By Eleanor Gilman
When Jane was 26 years old, she had her first panic attack. "I woke up in the middle of the night with my heart pounding, unable to breathe," she recalls. "I was scared that something was terribly wrong. I thought I was dying."
For ten years, the attacks continued during the day and at night, increasing from once in a while to once a week. "I was worn out and depressed," says Jane. "The doctors told me I was in good physical health, but my life was miserable."
As the attacks became more frequent, Jane felt an increasing need to stay home. Trips to the supermarket were disastrous; she would become dizzy, terrified, or immobilized. After a particularly bad attack while shopping, she stayed in bed for a month, getting up only to go to the bathroom or to get something to eat.
On three occasions Jane was rushed to the hospital with severe heart palpitations. Each time, test results were negative. Her physician finally recommended a therapist, who diagnosed her problem as panic disorder.
Jane's illness is a prevalent one. According to statistics from the National Institute of Mental Health, between 3 million and 6 million Americans will have panic disorder at some time in their life. Two-thirds of the sufferers are women. Panic disorder typically begins in the late teens or early to mid-20s, although it can develop at other times. The exact cause is unknown, but many researchers believe that a combination of biological and psychological factors is to blame. Diagnosis can be difficult, as Jane's story illustrates, because of the way panic disorder frequently mimics physical ailments.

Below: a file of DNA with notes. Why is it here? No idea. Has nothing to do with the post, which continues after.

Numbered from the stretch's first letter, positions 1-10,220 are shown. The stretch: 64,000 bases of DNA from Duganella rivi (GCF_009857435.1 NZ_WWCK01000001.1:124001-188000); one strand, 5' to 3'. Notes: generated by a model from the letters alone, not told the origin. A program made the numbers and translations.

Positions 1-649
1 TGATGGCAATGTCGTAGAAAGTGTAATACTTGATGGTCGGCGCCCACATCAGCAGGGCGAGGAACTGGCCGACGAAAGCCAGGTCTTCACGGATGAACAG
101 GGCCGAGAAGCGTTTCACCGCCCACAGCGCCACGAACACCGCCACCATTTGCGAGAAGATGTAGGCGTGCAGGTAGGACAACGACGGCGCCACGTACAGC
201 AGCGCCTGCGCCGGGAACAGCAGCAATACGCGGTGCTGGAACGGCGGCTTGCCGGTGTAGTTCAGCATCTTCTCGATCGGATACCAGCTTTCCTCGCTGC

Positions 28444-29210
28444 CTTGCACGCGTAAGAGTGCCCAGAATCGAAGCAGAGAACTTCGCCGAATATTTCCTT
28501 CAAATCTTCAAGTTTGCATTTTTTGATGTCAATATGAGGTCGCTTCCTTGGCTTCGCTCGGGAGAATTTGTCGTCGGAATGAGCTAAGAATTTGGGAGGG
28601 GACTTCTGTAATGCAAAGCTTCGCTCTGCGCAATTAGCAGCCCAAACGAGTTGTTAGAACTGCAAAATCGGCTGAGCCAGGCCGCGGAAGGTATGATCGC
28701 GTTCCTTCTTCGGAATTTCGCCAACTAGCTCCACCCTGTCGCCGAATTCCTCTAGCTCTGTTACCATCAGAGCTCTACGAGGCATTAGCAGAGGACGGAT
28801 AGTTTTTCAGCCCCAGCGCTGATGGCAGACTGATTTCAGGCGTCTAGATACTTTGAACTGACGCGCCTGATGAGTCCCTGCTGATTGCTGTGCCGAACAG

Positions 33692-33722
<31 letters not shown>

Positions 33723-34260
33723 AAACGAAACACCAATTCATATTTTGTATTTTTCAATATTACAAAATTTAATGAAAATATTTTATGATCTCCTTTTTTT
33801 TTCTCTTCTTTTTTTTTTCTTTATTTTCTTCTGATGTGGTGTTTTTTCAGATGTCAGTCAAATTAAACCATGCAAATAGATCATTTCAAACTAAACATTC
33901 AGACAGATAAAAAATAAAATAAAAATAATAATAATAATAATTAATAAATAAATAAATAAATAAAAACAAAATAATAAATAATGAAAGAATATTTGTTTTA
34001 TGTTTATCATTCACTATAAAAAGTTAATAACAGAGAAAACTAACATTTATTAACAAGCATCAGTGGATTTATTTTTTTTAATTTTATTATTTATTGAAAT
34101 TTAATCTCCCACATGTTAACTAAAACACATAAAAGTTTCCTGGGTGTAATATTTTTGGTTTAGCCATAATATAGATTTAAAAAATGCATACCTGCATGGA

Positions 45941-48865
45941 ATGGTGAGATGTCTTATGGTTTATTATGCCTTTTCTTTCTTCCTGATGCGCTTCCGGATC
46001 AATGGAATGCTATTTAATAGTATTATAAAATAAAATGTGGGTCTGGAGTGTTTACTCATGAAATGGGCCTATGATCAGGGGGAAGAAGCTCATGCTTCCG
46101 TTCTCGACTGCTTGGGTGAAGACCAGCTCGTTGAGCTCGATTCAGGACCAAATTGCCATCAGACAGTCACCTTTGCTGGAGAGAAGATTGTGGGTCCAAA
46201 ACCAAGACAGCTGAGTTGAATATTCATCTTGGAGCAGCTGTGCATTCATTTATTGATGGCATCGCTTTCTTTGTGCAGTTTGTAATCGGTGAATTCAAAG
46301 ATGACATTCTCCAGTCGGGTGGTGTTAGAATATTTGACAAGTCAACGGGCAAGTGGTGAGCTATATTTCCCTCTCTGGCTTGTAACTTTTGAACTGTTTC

Identifying panic disorder
The symptoms of panic disorder are terrifying. They can include a racing or pounding heartbeat, chest pain, dizziness or lightheadedness, nausea, difficulty breathing, tingling or numbness in the hands, fear of choking, and chills. Patients may also experience a sense of unreality; a fear of losing control, going "crazy," or doing something embarrassing; or a feeling that something horrible is about to happen. Because the symptoms are so intense, many patients may feel they are nearing death.
As the illness progresses, sufferers often develop a fear of recurring attacks, or anticipatory anxiety. Other disorders may also follow. Half the people with panic disorder will have an episode of clinical depression at some time in their life, and one-third will develop agoraphobia, the fear of being situations from which escape might be difficult or embarrassing.
The most common treatment strategies are cognitive-behavioral therapy (CBT) and medication. "Seventy to 90 percent of patients will see significant improvement using either treatment," says Una D. McCann, M.D., associate professor of psychiatry at the Johns Hopkins School of Medicine and former chief of the unit on anxiety disorders at the National Institute of Mental Health. "The choice of treatment depends on a mutual decision made by the patient and caregiver; it's generally based on [the patient's] personal preference."